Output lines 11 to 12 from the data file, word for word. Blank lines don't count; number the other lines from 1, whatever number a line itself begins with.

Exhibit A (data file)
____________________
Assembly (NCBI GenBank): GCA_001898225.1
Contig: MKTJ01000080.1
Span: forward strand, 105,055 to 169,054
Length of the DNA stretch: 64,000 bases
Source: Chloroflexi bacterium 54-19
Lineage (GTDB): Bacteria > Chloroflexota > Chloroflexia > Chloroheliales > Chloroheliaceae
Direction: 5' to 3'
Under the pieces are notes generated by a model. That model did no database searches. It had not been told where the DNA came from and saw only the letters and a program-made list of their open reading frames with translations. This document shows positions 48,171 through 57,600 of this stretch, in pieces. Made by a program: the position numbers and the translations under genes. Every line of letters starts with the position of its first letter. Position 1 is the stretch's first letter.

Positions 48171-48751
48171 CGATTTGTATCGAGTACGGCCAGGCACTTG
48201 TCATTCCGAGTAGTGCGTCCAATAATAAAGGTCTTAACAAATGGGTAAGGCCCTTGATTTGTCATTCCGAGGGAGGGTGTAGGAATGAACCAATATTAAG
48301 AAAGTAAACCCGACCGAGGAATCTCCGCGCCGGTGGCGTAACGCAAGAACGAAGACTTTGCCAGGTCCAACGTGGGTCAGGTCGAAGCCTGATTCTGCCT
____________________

48201 TCATTCCGAGTAGTGCGTCCAATAATAAAGGTCTTAACAAATGGGTAAGGCCCTTGATTTGTCATTCCGAGGGAGGGTGTAGGAATGAACCAATATTAAG
48301 AAAGTAAACCCGACCGAGGAATCTCCGCGCCGGTGGCGTAACGCAAGAACGAAGACTTTGCCAGGTCCAACGTGGGTCAGGTCGAAGCCTGATTCTGCCT